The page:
The Secret Art Of Successful Maintenance Planning and Maintenance Scheduling

How to be extraordinary at Maintenance Planning and Maintenance Scheduling so you can become masterly and deliver great planning results.

 

Abstract
The Secret Art Of Maintenance Planning and Maintenance Scheduling.  There is vastly more to maintenance planning that using project management software to schedule tasks.  The truly superior Maintenance Planners use methods that deliver fast, efficient and accurate work through people, not software.  In this article you will learn how to think about and organise planned maintenance work and then how to do maintenance scheduling to get the job done on time.  Isn’t that what it’s all about anyway!

Keywords: maintenance planning, maintenance scheduling, planned maintenance,

 


 

The Purpose of Maintenance Planning
Do you know why it’s important to plan your maintenance?

Because you want to get the job done right first time!  Because you want to get the job done right first time, in the shortest possible downtime!  Because you want to get the job done right first time, in the shortest possible downtime, so you can get your equipment back working properly to produce quality product for as long as possible before the next repair!

If you want maximum plant availability and maximum mean time between equipment failures, at the least cost to achieve them, then maintenance planning will help to do that.

But if it doesn’t matter how much money, time and production you waste, then don’t worry about maintenance planning.  Just go right ahead as you are!

However, if being efficient and effective with your people, time, equipment and money is important to you, then you really need to master maintenance planning and maintenance scheduling.  Read on about what makes a top class maintenance planner.

Is Maintenance Planning a Science or an Art?
Maintenance planning is mostly a science – you can get books about it and follow it step by step and do all the necessary actions perfectly. The books will tell you about developing task lists, estimating times, setting up job procedures, gathering materials together, creating bar charts and ‘S’ charts, and so on.  All very scientific and seemingly so simple! And you will need all of that for your maintenance jobs to go well!  But you need more than a scientific approach to do planning superbly.

It’s the extra bits that take you from being a regular maintenance planner to a master maintenance planner that you can’t learn from books. The extra bit comes from ‘the heart’ – it’s the artistic, creative part of you that you now need to use if you want to become great at planning and scheduling maintenance.

The person doing the maintenance planning and scheduling role needs to be accomplished in a broad range of technical skills, maintenance and operating competencies, and engineering knowledge. You can follow this link to read about the skills, competencies and knowledge set of a Maintenance Planner and Scheduler.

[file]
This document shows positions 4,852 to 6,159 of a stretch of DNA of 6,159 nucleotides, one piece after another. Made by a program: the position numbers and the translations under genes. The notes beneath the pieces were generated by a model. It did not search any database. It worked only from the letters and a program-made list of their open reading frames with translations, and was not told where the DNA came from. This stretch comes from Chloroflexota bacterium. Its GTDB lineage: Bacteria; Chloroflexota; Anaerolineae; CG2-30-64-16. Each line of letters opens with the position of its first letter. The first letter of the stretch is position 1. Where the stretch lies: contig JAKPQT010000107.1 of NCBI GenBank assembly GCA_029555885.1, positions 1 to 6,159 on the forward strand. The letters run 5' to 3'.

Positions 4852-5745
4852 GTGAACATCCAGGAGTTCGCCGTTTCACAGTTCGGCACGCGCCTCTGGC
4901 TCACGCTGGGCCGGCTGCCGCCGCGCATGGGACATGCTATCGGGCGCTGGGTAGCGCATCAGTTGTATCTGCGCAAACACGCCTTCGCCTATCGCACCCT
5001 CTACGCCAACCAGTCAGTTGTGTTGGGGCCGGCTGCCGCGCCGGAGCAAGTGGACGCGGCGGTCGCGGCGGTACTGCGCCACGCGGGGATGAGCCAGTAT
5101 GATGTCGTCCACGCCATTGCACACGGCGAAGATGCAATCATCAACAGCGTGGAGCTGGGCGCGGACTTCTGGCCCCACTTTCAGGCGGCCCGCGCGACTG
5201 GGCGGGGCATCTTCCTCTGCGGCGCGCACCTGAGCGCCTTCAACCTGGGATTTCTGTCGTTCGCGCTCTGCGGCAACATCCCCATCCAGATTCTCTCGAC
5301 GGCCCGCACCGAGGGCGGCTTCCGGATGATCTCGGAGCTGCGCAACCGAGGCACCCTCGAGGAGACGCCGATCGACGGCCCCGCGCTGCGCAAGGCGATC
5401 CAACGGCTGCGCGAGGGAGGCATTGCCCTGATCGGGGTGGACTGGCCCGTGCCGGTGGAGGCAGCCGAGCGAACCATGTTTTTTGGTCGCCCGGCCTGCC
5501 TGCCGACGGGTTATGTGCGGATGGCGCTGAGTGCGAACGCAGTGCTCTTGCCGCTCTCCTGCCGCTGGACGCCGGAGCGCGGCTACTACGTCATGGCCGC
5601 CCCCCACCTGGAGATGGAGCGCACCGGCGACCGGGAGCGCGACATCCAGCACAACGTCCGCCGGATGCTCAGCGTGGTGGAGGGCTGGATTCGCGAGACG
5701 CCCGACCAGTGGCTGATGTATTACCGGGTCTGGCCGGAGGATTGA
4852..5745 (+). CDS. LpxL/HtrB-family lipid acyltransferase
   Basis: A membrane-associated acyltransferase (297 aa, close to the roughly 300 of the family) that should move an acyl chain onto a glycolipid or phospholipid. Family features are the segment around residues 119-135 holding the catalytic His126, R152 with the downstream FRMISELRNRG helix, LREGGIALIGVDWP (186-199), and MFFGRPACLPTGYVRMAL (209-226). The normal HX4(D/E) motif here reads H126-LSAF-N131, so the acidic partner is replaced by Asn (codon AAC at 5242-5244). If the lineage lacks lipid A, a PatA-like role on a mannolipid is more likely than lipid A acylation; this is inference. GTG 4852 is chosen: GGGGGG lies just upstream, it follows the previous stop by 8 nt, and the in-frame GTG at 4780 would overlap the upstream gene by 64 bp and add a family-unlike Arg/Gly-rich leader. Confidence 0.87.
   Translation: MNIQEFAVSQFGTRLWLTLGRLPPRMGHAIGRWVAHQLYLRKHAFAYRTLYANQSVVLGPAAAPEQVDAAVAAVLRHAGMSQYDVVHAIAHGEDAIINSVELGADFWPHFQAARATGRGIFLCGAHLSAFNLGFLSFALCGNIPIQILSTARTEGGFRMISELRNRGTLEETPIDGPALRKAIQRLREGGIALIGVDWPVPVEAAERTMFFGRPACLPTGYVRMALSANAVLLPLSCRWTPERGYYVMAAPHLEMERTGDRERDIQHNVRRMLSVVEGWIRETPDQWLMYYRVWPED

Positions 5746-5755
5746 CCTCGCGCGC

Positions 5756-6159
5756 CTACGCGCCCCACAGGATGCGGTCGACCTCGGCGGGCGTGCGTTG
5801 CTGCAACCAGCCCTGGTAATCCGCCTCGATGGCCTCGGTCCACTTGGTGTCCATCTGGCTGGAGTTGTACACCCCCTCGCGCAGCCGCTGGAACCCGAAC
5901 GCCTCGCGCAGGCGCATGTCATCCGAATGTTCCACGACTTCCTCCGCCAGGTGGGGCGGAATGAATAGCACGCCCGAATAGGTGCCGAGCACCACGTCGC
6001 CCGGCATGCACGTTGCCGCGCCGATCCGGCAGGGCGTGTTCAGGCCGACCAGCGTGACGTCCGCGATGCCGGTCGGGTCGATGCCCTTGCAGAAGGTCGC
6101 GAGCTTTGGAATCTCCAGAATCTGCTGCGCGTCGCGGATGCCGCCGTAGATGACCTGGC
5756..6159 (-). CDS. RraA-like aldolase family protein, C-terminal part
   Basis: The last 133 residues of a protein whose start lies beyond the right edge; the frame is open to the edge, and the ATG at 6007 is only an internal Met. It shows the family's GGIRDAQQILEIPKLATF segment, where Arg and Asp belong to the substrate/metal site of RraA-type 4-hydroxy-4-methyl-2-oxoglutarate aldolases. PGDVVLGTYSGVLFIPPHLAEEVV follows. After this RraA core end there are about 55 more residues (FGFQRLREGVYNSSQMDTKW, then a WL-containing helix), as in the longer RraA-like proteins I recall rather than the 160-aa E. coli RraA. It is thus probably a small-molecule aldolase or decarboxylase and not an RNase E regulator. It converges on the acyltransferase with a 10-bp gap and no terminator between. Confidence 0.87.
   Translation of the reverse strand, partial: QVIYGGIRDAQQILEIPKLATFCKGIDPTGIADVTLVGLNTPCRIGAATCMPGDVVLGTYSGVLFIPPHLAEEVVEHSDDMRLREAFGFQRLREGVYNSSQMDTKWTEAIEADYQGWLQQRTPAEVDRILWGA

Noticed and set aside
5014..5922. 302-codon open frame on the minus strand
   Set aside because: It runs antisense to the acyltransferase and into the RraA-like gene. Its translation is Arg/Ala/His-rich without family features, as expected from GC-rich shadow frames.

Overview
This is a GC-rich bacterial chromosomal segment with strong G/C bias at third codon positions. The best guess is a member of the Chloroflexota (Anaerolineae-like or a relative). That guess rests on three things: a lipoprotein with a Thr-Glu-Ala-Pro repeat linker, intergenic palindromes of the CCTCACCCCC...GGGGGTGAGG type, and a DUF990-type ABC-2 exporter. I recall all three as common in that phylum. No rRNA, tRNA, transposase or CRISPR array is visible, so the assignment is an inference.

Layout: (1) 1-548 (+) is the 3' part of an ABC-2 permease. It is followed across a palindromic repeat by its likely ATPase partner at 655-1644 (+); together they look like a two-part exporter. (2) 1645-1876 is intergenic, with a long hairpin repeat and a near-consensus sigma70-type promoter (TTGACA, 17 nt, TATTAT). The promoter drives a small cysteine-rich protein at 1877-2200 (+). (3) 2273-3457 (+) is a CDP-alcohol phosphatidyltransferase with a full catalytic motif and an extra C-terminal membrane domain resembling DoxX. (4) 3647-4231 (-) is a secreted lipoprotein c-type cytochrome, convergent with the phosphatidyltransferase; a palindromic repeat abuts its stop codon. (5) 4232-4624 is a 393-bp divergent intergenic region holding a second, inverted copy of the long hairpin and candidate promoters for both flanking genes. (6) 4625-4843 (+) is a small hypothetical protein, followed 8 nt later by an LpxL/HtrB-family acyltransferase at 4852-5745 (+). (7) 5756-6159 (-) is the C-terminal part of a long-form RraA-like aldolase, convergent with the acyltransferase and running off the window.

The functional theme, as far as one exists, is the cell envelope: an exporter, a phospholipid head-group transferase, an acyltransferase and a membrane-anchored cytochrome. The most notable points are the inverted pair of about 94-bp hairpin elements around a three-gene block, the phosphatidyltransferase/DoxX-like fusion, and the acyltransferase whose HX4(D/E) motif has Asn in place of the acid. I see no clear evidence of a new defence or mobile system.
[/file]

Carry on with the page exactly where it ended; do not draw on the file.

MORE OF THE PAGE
Look Ahead!
Planning is all about making sure the future happens exactly as you want it. In a nut shell, a maintenance planner works at guiding the future actions of the maintenance crew so things are done right on purpose and not by accident.

Read that again, “so things are done right on purpose and not by accident”. It is making sure that ‘things are done right’ which is important!  A good maintenance planner will make an average maintenance technician shine, because he will give the technician all the right tools, information, parts and advice needed to do the job right in the shortest time possible.

The top maintenance planners look at the maintenance crew as an extension of themselves. They consider that they are personally doing the job through their people.  They plan and prepare as if they will be using their own hands to make the repair.

That means they are looking ahead for all the fast, simple, accurate ways to do the job. And they give that knowledge to the maintainer through the information they pass to them to do the work.

It’s here that the ‘art of maintenance planning’ becomes impossible to explain with science. The little things that streamline and simplify a job, which causes the work to be done smoothly and quickly, … that is what makes a great maintenance planner!

Building a Library of Information and Systemise It
To do the job right requires the right information.  The first role of the maintenance planner is to collect all the relevant information about a job together into a library of their own making. This library will become the storehouse of all knowledge about the equipment on your plant.

From my experience it is best to have a central library used by all, in which is kept every piece of available information about your equipment in equipment number order.  Information on each item of plant equipment should cover all trades and disciplines and include:

  • the original service duty specification,
  • technical information of how the equipment works,